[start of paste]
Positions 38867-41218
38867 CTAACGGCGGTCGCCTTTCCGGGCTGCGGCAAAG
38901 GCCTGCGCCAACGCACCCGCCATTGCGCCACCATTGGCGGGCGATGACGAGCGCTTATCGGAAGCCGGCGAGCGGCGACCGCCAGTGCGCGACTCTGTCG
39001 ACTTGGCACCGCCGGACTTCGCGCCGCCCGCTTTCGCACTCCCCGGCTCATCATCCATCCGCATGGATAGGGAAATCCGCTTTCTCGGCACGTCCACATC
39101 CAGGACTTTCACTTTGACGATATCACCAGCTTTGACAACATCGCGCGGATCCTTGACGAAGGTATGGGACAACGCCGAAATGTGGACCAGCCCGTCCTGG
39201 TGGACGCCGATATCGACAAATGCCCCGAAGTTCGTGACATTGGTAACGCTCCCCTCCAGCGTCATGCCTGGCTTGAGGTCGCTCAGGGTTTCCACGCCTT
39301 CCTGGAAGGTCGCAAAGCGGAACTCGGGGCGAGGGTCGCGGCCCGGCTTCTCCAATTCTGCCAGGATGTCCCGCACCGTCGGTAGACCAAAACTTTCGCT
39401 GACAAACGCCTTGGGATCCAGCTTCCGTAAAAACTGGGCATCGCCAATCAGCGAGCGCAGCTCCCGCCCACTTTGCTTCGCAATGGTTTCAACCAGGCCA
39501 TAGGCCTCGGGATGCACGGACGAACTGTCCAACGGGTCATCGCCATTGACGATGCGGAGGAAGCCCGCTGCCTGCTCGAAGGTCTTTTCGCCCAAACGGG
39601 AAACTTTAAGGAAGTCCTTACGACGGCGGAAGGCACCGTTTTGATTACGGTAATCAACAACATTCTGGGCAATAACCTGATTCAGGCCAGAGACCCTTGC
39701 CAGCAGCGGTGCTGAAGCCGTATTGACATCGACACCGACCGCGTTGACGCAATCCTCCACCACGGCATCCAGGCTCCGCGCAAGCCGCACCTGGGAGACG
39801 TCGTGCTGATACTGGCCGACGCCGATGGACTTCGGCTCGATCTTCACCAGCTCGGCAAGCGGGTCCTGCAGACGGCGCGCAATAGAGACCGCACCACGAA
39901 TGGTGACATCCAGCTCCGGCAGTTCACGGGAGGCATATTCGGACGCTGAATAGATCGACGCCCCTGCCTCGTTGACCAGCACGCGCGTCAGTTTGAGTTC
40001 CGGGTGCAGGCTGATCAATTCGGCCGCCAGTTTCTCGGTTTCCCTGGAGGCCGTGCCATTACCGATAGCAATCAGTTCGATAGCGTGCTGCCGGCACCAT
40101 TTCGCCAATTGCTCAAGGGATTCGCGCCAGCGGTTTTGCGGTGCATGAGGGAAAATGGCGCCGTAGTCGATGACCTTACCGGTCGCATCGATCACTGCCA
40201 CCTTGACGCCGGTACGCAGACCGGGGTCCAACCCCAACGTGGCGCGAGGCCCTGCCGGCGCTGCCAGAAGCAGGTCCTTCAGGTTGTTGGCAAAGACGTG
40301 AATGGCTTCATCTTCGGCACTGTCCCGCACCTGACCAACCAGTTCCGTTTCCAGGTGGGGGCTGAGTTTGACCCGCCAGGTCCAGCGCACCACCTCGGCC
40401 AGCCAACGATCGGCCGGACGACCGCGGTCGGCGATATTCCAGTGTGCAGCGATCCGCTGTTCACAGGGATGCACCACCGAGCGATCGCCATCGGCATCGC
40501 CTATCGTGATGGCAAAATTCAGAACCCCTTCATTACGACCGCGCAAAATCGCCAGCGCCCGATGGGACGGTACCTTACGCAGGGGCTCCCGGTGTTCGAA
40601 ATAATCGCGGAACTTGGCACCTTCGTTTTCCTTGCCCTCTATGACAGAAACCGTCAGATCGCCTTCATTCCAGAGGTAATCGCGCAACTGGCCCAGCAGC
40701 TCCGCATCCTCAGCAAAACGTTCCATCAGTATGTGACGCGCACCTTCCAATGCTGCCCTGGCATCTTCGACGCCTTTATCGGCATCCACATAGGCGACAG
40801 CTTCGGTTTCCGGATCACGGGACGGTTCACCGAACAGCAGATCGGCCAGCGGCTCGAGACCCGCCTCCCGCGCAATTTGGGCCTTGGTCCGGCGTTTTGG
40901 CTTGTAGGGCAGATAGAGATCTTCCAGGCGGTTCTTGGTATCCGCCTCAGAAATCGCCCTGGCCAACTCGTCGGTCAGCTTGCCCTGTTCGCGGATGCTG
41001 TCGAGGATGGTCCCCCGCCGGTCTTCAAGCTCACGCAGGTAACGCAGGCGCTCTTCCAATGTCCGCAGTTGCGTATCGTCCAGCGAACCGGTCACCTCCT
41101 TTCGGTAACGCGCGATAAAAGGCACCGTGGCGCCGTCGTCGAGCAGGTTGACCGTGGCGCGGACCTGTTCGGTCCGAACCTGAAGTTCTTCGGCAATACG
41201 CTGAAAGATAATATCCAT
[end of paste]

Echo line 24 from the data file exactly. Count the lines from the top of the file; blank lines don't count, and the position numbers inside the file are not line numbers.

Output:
41001 TCGAGGATGGTCCCCCGCCGGTCTTCAAGCTCACGCAGGTAACGCAGGCGCTCTTCCAATGTCCGCAGTTGCGTATCGTCCAGCGAACCGGTCACCTCCT